I got to Japan ten years after World War II ended. It was when an armistice between the United Nations and North Korea had stopped fighting in the Korean Police Action.
The Cold War was in its infancy and I was an intelligence analyst in the old Army Security Agency in what was then known as the Pacific Theater. Scars of wars were all around us. Peace was a tenable thing.
Japan and Okinawa were in the midst of recovering from the total destruction that had been wrought upon them by the forces of free nations. We were their rich partners in that recovery. We’re their protectors from nations in the area who made designs for wanting to take our place.
When you could get a World War II Japanese survivor to talk about it, they would sometimes tell you they were surprised we had come to help them rebuild in a kind and gentle way.
Occasionally, in telling of their war experiences, a Japanese would refer to the days of the Tokko or Thought Police. Although disbanded by Allied Occupation Forces in 1945 and replaced by a National Police Force, the memories of what the Thought Police had done for years to Japanese citizens were bitter. Neighbor turned in their neighbor for minor violations of Imperial directives, for subscribing to certain political groups and ideologies, or allegedly being a threat to public order.
It was an experience many seemed to live down but some of it prevailed over the next half-century. During this time, I returned to Japan to study economics. I would also write about the evolution of the Oriental and Occidental cultures.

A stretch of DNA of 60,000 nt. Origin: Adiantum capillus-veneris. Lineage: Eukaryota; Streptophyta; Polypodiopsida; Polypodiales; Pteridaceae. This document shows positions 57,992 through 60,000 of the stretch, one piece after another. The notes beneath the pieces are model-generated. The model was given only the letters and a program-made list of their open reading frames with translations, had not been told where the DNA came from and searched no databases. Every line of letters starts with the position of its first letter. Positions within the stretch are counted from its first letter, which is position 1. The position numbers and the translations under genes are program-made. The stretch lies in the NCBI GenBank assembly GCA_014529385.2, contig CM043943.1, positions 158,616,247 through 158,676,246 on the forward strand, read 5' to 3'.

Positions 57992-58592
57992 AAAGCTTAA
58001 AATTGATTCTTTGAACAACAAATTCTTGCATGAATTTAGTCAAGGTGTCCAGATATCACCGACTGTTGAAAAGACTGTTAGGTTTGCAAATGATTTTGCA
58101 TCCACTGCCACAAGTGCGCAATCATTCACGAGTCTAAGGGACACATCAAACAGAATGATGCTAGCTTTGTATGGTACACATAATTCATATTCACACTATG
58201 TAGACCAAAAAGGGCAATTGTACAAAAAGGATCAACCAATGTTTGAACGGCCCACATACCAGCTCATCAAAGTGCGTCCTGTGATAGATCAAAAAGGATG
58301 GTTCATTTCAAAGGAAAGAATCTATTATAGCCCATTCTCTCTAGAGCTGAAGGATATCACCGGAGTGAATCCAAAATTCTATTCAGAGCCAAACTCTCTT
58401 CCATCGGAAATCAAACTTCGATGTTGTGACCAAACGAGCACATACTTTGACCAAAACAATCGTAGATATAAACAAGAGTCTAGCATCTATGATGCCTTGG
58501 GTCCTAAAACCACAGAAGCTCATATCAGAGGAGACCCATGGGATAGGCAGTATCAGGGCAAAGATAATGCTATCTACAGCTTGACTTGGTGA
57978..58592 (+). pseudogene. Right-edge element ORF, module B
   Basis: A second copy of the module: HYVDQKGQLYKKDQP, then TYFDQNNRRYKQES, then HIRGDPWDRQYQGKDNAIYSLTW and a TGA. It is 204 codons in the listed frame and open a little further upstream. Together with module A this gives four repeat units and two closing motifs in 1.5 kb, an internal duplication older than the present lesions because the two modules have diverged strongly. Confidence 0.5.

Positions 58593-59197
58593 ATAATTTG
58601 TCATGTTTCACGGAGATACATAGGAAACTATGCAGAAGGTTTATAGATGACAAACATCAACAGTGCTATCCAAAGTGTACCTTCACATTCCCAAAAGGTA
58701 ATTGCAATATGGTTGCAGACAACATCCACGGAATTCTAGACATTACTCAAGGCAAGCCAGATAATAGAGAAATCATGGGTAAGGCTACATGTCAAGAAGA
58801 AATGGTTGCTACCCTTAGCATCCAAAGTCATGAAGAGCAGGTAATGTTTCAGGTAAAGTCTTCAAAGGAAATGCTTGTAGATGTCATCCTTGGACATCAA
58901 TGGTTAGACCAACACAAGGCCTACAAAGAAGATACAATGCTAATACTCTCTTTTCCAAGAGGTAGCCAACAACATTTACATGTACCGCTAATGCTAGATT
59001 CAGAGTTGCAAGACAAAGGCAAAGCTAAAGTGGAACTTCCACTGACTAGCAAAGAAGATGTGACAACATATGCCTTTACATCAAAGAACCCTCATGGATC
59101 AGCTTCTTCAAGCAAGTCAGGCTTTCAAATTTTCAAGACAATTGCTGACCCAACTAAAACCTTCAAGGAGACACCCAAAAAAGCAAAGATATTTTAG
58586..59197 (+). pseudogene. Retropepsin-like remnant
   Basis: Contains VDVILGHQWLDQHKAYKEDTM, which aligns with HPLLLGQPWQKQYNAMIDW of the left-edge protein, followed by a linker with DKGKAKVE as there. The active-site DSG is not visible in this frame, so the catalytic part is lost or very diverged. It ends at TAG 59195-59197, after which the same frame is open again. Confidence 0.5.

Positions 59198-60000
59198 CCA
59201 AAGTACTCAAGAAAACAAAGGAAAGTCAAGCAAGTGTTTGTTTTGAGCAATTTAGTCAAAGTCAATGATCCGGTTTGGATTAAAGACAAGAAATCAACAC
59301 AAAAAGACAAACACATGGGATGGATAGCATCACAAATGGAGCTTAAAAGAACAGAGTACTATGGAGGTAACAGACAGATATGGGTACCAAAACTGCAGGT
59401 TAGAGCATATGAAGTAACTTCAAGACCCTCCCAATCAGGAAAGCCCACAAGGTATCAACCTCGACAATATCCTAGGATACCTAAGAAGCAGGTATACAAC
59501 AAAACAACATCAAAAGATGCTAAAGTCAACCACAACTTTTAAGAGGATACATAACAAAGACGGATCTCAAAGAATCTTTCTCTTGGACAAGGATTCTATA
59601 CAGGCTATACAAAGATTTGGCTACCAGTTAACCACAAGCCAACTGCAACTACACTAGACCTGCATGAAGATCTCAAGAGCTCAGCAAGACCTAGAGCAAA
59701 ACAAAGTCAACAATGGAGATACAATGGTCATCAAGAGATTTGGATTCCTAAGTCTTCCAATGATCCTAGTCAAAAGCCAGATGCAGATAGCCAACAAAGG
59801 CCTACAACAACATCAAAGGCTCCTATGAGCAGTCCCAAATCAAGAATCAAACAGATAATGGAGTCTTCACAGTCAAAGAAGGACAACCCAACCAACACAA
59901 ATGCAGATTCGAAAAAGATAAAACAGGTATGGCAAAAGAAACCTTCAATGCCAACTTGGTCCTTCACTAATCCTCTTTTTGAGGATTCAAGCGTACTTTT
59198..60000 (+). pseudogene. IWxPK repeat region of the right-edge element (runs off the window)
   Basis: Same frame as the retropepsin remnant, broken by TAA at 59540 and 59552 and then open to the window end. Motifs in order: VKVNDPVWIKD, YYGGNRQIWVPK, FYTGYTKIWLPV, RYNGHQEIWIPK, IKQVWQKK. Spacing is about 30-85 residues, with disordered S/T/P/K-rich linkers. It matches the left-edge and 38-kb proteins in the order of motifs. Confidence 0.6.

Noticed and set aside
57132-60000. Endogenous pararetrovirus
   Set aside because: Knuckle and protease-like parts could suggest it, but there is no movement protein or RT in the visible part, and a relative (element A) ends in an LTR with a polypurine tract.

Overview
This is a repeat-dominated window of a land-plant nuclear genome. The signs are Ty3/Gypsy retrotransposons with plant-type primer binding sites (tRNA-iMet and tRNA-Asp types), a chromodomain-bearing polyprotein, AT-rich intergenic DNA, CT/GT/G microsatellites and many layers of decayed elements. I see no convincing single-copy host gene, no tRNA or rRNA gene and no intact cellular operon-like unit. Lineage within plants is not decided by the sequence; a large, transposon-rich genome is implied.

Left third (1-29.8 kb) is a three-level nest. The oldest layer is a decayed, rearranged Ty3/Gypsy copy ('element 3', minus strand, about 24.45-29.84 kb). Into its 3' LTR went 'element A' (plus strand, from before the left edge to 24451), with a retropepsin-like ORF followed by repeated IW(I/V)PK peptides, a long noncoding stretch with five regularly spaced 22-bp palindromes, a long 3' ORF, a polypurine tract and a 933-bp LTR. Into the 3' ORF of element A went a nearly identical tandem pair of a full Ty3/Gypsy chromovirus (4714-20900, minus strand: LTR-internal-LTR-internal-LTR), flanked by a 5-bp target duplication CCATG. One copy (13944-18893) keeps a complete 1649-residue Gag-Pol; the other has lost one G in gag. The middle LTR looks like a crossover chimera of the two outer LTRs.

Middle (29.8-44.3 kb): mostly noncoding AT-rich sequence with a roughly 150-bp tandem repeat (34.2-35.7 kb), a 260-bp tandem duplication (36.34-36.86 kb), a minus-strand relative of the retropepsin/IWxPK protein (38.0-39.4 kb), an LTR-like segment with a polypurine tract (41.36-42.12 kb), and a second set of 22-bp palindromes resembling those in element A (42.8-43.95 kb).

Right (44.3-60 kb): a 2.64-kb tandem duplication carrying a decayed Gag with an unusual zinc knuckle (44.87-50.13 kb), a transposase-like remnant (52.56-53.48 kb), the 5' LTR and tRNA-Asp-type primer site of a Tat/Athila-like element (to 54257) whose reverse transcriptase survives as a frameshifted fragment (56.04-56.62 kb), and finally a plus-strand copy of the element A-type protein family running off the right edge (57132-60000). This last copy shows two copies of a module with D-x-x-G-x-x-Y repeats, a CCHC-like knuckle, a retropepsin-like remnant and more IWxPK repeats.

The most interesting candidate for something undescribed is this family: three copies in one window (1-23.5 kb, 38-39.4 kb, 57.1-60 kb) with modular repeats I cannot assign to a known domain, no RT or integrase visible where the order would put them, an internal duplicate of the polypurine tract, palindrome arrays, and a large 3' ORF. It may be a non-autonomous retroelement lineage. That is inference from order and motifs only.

Thought Police in America
One question I always asked myself was whether the Thought Police concept could, or would, ever take root in the U.S. Today. I think I have found the answer to that question.
It is resounding: “Yes”!
Our Thought Police are with us every day. Simply witness the shenanigans going on in our politics; federal, state, and local. Day after day we are bombarded by accusations of wrongdoings on behalf of some politician, celebrity or citizen organization.
The allegations are leveled based on so-called facts garnered from technological sources, anonymous tips, and often disinformation.
Thought Police and Smart Devices
The truth is that three out of four of us carry with us a microphone that reports to our governments our every move and many of our personal thoughts. It’s called a “Smart Phone”.
Our phones, and their companions, our personal computers report everything we do to some database easily accessible by any agency of government, at any level. The data we put into and through these devices is constantly collected and stored. It can be randomly searched with the hope of finding some connection to some dubious circumstances.
Is someone constantly looking at all our data? No, it’s simply stored to be used at the convenience of the keeper of the storage medium. It’s screened by Artificial Intelligence to kick out to analysts bits of information pertinent to whatever is being studied. It can be studied repeatedly, and we will never know.
Our First Amendment right of Freedom of Speech is virtually violated constantly using such scanning of our personal data. It’s especially true when someone storing it for their study purposes uses it to deny us access to additional virtual information.
They become true Thought Police over which we have no control. They are beyond the reach of government resources. We supposedly have to protect our First Amendment Rights.
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